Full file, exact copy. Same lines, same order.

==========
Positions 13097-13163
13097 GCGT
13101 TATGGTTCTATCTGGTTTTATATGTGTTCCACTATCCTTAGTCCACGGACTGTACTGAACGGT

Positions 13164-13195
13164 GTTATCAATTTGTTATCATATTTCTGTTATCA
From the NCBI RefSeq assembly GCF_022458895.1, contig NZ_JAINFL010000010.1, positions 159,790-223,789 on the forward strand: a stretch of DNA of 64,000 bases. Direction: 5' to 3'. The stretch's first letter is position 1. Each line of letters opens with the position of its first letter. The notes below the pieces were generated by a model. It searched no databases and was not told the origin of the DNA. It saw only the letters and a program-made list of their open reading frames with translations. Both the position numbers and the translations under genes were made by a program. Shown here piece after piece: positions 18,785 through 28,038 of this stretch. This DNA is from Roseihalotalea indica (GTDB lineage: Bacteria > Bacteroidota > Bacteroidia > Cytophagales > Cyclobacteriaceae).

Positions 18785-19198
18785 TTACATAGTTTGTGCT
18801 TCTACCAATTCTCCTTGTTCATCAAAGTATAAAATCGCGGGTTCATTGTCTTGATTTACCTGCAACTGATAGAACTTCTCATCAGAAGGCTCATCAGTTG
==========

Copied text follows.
Positions 13097-13163
13097 GCGT
13101 TATGGTTCTATCTGGTTTTATATGTGTTCCACTATCCTTAGTCCACGGACTGTACTGAACGGT

Positions 13164-13195
13164 GTTATCAATTTGTTATCATATTTCTGTTATCA
From the NCBI RefSeq assembly GCF_022458895.1, contig NZ_JAINFL010000010.1, positions 159,790-223,789 on the forward strand: a stretch of DNA of 64,000 bases. Direction: 5' to 3'. The stretch's first letter is position 1. Each line of letters opens with the position of its first letter. The notes below the pieces were generated by a model. It searched no databases and was not told the origin of the DNA. It saw only the letters and a program-made list of their open reading frames with translations. Both the position numbers and the translations under genes were made by a program. Shown here piece after piece: positions 18,785 through 28,038 of this stretch. This DNA is from Roseihalotalea indica (GTDB lineage: Bacteria > Bacteroidota > Bacteroidia > Cytophagales > Cyclobacteriaceae).

Positions 18785-19198
18785 TTACATAGTTTGTGCT
18801 TCTACCAATTCTCCTTGTTCATCAAAGTATAAAATCGCGGGTTCATTGTCTTGATTTACCTGCAACTGATAGAACTTCTCATCAGAAGGCTCATCAGTTG